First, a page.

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Rumors are swirling about Cortana, Microsoft’s new virtual assistant for Windows Phone users. And now there’s finally video footage of some of its functionality. Posted by UnleashThePhones, the footage shows some of the basic functions Cortana will be able to perform for users, as well as part of the process of setting up the assistant.

In order to use Cortana, people will have to sign in with a Microsoft account. Unlike Siri, which automatically draws a user’s name from their personal contact card, it seems like Cortana asks a user to choose a nickname that they’d prefer to be called by typing it in. After that, users will get asked a number of multiple-choice questions about their preferences. Here’s what showed up when UnleashThePhones set Cortana up on video:

  • What are a couple of the most enjoyable parts of your everyday evenings?
  • When you think about food, what’s most important to you these days?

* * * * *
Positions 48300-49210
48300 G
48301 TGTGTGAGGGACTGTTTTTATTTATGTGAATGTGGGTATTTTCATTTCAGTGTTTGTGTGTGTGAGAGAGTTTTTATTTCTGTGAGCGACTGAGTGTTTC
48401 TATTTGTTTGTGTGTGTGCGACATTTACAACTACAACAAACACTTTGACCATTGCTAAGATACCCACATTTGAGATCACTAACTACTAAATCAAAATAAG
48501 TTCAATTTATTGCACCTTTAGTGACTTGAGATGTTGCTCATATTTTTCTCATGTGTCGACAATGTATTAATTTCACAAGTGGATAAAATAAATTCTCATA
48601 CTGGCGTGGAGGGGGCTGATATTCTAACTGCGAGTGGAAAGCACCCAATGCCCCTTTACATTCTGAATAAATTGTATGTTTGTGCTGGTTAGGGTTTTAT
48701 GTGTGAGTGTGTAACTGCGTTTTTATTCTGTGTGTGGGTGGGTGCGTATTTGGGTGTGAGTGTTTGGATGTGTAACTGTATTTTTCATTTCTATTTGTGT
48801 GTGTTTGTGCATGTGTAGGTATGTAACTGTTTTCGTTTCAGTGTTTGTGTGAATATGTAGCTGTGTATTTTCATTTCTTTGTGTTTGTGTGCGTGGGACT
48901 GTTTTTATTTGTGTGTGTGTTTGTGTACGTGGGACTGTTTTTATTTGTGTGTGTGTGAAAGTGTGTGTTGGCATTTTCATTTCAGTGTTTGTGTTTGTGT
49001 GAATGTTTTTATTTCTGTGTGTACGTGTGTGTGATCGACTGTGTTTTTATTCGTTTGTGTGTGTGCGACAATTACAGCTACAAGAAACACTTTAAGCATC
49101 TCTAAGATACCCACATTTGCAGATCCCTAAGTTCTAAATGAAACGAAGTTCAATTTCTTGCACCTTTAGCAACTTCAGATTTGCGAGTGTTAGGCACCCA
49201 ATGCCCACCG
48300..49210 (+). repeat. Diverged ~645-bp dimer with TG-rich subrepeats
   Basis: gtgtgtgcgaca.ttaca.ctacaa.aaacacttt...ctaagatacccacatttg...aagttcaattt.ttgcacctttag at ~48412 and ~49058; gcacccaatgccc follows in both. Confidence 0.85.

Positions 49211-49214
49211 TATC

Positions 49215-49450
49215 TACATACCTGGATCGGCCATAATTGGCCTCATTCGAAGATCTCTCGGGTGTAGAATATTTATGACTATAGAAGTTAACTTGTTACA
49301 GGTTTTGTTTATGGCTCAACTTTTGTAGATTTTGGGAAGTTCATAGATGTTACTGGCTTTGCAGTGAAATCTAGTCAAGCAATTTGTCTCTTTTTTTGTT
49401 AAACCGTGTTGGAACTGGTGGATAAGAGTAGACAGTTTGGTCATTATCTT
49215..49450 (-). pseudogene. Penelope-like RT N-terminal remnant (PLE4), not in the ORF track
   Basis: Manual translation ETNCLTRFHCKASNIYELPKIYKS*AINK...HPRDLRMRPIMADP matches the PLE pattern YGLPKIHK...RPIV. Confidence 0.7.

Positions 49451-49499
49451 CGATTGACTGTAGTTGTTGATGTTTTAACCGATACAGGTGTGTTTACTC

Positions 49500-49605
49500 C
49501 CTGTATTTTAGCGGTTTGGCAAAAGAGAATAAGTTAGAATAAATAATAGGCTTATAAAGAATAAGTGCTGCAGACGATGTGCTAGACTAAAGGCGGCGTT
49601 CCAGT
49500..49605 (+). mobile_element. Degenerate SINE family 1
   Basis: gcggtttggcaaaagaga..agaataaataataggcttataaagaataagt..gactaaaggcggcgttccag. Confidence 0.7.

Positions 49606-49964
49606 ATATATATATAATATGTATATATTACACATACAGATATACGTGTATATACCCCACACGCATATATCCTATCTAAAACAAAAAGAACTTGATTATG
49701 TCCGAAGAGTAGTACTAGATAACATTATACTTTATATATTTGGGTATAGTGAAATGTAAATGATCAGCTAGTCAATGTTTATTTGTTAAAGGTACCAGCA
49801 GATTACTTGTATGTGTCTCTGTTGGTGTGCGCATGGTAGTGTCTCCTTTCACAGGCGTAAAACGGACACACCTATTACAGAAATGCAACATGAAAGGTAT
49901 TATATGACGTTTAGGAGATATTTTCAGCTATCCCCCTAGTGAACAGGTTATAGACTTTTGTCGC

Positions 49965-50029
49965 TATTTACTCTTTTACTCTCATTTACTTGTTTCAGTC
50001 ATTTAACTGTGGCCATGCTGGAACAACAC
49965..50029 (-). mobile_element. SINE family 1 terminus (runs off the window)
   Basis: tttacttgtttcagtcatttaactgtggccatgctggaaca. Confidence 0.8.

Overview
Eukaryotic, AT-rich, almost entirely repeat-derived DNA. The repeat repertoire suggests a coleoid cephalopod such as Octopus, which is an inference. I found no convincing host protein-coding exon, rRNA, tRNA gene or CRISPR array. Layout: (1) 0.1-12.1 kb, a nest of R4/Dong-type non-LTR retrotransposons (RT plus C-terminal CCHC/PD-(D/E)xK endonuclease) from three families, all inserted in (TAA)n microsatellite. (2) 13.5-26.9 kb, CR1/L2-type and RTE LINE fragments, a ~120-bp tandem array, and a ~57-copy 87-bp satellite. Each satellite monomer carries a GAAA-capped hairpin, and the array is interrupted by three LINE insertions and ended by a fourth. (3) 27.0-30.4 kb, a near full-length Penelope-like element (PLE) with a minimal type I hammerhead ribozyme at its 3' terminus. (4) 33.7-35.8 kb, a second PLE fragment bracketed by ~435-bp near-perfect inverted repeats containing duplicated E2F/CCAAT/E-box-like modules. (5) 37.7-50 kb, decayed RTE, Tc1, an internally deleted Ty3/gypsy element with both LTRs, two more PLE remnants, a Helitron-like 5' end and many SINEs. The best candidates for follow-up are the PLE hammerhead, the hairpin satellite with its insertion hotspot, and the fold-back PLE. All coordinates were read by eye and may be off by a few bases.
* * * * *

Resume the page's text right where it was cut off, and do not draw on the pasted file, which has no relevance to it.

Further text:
• What are two of your main motivations for going out to an event/activity?
  • When you want to catch up on what’s going on in the world, which section do you go to first?

Screen Shot 2014-03-04 at 3.48.19 PMCortana also asks for access to a lot of user information, including web browsing data, location, contacts and email information to help build its profile of a user. According to earlier rumors, that information gets stored in a “Notebook,” which allows users to control what data is available to the assistant.

Interestingly, it seems like Microsoft has decided to keep the name Cortana for the assistant. It comes from the name of an AI that’s a key part of the “Halo” games, and had been used as a code name for the feature inside Microsoft. While the name has clear niche appeal to people familiar with Halo, it might not be quite as interesting or immediately appealing to non-gamers.

An earlier report said that Cortana will be announced at Microsoft’s Build developer conference, alongside a developer preview for Windows Phone 8.1. With the increasing number of leaked images and video of the new feature, that timeline makes sense.

Microsoft is looking to bring new users to its mobile platform, especially as it aims to complete its acquisition of Nokia’s devices and services business by the end of this quarter.

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